Bibb County resident Elizabeth Worthy was one of the earliest members of Stubby’s Heroes, joining in metro Atlanta in 2012, and she has brought her passion for pit bull activism with her to Middle Georgia. Stubby’s Heroes was started by founder Johanna Falber.
When she joined Stubby’s Heroes, Worthy’s specialty was handling insurance breed discrimination: “We offer to review leases and [insurance] policies for people to be sure that they are allowed to have the dogs, as well as that they have coverage for the dogs. We also refer people to insurance agents and companies that sell pit bull-friendly policies,” Worthy explains.
Since 2014, Worthy has been a director of Stubby’s Heroes in Macon-Bibb County. She organizes monthly walks for pit bull owners, foster families, and rescuers; she oversees the walks state-wide as well. Walks are held in public, dog-friendly spaces, with the goal of socializing the dogs with each other, bully breed (pit bulls, rottweilers, etc.) lovers, and the general public.
“We educate through spay and neuter clinics,”continues Worthy, “and we hold outreach outings for the homeless, Stubby’s Day of Compassion.”
On Stubby’s Day of Compassion, members of the Macon-Bibb County chapter of Stubby’s Heroes meet at Central City Park to distribute food, clothing, toiletry items, blankets, and water to Macon’s poorest residents, including the homeless. For months beforehand, Worthy personally collects, sorts, and packages donated items.
The next Macon-Bibb County Day of Compassion is Saturday, December 2, 2017, at 11 a.m. Members of Stubby’s Heroes will gather at the Central City Park bandstand with blankets, warm clothing, socks, hats, gloves, food items, and all types of personal care items to distribute to anyone who is in need.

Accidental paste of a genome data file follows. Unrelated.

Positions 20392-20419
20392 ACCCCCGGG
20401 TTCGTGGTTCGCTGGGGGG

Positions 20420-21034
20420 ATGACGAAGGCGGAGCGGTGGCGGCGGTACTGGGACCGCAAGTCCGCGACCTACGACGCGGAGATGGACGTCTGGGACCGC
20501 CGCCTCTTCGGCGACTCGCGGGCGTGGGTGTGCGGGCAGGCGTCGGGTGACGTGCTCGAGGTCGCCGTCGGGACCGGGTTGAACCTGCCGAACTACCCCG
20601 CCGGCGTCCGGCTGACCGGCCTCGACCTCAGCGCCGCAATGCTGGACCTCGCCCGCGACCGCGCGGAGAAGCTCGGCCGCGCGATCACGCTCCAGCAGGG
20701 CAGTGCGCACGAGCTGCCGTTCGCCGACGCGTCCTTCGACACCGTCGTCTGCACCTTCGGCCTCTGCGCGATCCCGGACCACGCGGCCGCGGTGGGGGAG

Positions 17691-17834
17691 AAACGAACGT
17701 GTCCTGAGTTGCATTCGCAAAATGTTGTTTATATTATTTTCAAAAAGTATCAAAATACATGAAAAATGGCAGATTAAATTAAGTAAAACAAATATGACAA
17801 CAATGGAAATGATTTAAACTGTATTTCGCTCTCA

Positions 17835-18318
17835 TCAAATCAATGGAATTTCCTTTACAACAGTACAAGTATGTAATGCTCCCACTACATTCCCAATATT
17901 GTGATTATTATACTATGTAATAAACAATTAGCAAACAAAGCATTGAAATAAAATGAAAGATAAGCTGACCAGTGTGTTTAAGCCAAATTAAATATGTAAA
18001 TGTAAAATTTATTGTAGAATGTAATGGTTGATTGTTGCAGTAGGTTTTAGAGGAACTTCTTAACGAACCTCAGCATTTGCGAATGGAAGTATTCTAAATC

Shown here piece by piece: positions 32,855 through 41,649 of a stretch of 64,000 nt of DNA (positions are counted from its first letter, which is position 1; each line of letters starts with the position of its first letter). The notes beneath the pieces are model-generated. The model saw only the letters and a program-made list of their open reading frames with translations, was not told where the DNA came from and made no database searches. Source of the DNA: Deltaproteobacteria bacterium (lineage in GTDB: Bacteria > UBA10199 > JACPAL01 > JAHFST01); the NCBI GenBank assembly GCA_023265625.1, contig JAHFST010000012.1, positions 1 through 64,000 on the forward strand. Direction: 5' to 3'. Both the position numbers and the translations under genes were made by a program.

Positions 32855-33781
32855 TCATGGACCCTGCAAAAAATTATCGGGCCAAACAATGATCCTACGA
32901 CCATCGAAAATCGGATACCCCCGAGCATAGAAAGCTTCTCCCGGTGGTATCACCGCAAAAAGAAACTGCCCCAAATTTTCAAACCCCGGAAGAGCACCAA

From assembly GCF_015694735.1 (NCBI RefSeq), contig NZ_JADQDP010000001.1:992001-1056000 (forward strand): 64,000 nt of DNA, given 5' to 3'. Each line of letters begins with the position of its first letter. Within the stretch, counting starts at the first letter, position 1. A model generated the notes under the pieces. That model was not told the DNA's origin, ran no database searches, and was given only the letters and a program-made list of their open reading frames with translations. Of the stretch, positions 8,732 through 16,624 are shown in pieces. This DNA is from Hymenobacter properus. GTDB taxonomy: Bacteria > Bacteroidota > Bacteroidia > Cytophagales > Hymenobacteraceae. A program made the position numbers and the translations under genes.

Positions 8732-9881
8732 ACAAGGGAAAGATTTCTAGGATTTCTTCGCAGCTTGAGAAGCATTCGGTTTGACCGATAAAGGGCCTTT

Macon’s bully pride walks begin at Tattnall Square Park, where the dogs and their humans have the chance to walk, run, and mingle with others. On their website, Stubby’s Heroes set out several rules for the safety of dogs and humans during the walks. For example, owners of “reactive” dogs are requested to dress them in red or yellow bandanas so that other participants know these animals need extra space.
“After the walks, we take the dogs over to Washington Park in the summer months so that they can enjoy some water play,” says Worthy, “and in Macon-Bibb, we have gone to Just Tap’d, they are dog-friendly.”
Interested members of the community, including owners of all breeds of dogs, should check the details on the Macon-Bibb Stubby’s Heroes Facebook page for important information about the day of compassion and bully pride walks.
To learn more about the history of Stubby’s Heroes, and to find chapters in other areas in Georgia, go to their website at http://www.stubbysheroes.org/.
*An earlier version of this story incorrectly stated that Elizabeth Worthy was a founding member of Stubby’s Heroes; this was incorrect, as Johanna Falber started the organization and Elizabeth joined in 2012.